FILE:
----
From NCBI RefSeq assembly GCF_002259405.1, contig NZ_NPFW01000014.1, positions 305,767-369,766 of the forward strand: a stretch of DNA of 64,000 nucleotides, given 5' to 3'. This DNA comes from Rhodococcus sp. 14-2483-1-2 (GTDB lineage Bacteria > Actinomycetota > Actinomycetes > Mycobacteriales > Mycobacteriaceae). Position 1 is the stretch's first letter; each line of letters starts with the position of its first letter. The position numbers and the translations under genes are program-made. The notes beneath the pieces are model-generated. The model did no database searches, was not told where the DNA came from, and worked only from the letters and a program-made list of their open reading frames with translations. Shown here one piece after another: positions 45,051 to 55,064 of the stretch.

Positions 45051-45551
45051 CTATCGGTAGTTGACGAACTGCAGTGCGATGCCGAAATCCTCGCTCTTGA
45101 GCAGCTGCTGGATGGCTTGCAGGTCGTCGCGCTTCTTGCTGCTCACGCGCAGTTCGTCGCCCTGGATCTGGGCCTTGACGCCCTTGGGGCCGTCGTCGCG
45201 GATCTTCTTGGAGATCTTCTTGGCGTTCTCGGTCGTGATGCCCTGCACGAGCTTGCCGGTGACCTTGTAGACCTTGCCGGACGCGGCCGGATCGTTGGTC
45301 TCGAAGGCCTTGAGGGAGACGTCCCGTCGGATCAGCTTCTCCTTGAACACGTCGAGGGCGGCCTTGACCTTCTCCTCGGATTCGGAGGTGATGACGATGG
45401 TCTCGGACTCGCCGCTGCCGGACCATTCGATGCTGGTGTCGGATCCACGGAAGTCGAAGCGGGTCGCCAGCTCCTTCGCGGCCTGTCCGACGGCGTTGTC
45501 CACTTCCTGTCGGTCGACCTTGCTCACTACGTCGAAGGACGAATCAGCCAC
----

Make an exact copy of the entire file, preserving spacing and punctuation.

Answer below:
From NCBI RefSeq assembly GCF_002259405.1, contig NZ_NPFW01000014.1, positions 305,767-369,766 of the forward strand: a stretch of DNA of 64,000 nucleotides, given 5' to 3'. This DNA comes from Rhodococcus sp. 14-2483-1-2 (GTDB lineage Bacteria > Actinomycetota > Actinomycetes > Mycobacteriales > Mycobacteriaceae). Position 1 is the stretch's first letter; each line of letters starts with the position of its first letter. The position numbers and the translations under genes are program-made. The notes beneath the pieces are model-generated. The model did no database searches, was not told where the DNA came from, and worked only from the letters and a program-made list of their open reading frames with translations. Shown here one piece after another: positions 45,051 to 55,064 of the stretch.

Positions 45051-45551
45051 CTATCGGTAGTTGACGAACTGCAGTGCGATGCCGAAATCCTCGCTCTTGA
45101 GCAGCTGCTGGATGGCTTGCAGGTCGTCGCGCTTCTTGCTGCTCACGCGCAGTTCGTCGCCCTGGATCTGGGCCTTGACGCCCTTGGGGCCGTCGTCGCG
45201 GATCTTCTTGGAGATCTTCTTGGCGTTCTCGGTCGTGATGCCCTGCACGAGCTTGCCGGTGACCTTGTAGACCTTGCCGGACGCGGCCGGATCGTTGGTC
45301 TCGAAGGCCTTGAGGGAGACGTCCCGTCGGATCAGCTTCTCCTTGAACACGTCGAGGGCGGCCTTGACCTTCTCCTCGGATTCGGAGGTGATGACGATGG
45401 TCTCGGACTCGCCGCTGCCGGACCATTCGATGCTGGTGTCGGATCCACGGAAGTCGAAGCGGGTCGCCAGCTCCTTCGCGGCCTGTCCGACGGCGTTGTC
45501 CACTTCCTGTCGGTCGACCTTGCTCACTACGTCGAAGGACGAATCAGCCAC